Therefore through the use of these techniques Chadha and Moloney highlights the influence a family can have in a child’s identity. Everyone belongs to a particular culture inherited through their parents. Culture is where one owns their beliefs, art, customs, traditions and education. Culture shapes one’s view of the world and their identity. Chadha provides an insight on how the pressure to adhere to the norms of a culture can restrict a person from freely expressing their identity. Through the use of long shot it shows Jess kicking the soccer ball through the kurtas and saris hanging on the washing line. The way that the traditional clothing have been placed, portray that Jess’s culture is an obstacle that she may not be able to overcome to reach her goals and her dreams. Chadha also used the high angle shot where the girls from the soccer team are trying to help Jess into wearing the sari, traditional Indian clothing. This shot enables the audience to view the state of confusion displayed by the other girls while Jess takes lead and shows the girls how it’s done. Illustrating how differently Jess has been raised up to be from the Westerns.
Furthermore, dialogue has also been used by Chadha were Joe the coach of the soccer team states “I’ve never seen an Indian girl into football.” This outlines the fact that it’s really rare for a female in the Indian culture to be doing such activities that are out of their ‘norms’. It is highlighted through the use of these techniques by Chadha that culture is one of the main factors of building ones identity. Things that people have been through either their fault or not, leave scars. When those scars heal, another impact on that person is made. These scars are what form the basis of an individual’s identity. Moloney depicts this through dialogue and mood, “Is this…a joke? You bring a Matt onto my barge, let him come here asking me for a job!” He was shouting…, indignation building in his face. “Get off my barge,” [Skip] yelled at the boy. (pg.80)’ This indicates that the scar that Dessie Matt once left on Skip, even if it had been 10 years ago. Skip has a strong basis of hatred towards the Matts to the extent that he is taking his anger out on his son’s murderer’s grandson, building tension and evoking sympathetic emotions in the reader.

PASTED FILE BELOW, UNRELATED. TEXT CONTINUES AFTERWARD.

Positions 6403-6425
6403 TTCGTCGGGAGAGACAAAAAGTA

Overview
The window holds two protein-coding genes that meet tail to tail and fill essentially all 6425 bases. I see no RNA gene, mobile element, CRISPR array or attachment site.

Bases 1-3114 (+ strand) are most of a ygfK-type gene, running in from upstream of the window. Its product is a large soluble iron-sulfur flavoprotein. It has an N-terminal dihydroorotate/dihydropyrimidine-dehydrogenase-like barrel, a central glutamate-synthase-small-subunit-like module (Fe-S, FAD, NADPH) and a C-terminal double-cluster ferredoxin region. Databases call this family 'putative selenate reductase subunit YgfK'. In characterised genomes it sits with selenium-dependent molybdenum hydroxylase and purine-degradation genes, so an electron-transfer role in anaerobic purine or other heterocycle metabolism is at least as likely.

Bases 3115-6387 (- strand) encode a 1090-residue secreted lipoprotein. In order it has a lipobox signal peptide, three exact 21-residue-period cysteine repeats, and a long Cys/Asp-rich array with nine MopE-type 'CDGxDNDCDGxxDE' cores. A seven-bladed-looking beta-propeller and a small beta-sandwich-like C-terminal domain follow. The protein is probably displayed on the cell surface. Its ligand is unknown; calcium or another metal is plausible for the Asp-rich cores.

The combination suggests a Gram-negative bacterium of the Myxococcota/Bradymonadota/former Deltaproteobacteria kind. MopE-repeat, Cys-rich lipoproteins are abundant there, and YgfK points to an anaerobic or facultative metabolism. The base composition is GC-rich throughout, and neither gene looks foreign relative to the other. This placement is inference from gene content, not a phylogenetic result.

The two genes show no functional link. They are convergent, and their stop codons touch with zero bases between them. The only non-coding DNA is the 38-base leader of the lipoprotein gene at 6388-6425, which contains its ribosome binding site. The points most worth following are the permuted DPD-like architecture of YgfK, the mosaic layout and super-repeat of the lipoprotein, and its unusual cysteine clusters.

Though later on when Skips scar starts healing, Joy gives Carl a hope that skip may have forgiven him by stating a metaphor “ “We need you. The barge has stopped losing money…and it’s all because of you…” warmth spreading through Carl’s limbs, so recently made of stone. (P.141)’ Moloney compared Carl’s limbs to stone and his heart began to live again when he had been given a compliment from Joy which influences the reader’s view and enhances imagery.
‘Carl Matt opened up too, letting go and feeling freedom flood into him. (pg.192)’ Moloney uses hyperbole to convey the strength of Carl’s feelings and to show the overwhelming sensation of how he felt. The way one heals form its scars also has a major role in shaping one’s identity. In a nutshell, one’s identity is a product of both the environment they grow up in and their DNA. One need’s to have the norms of their culture restricting them, their family forcing their decisions on them and the faults that are in one’s life. To be able to build themselves into whom they are now and who they will become in the future.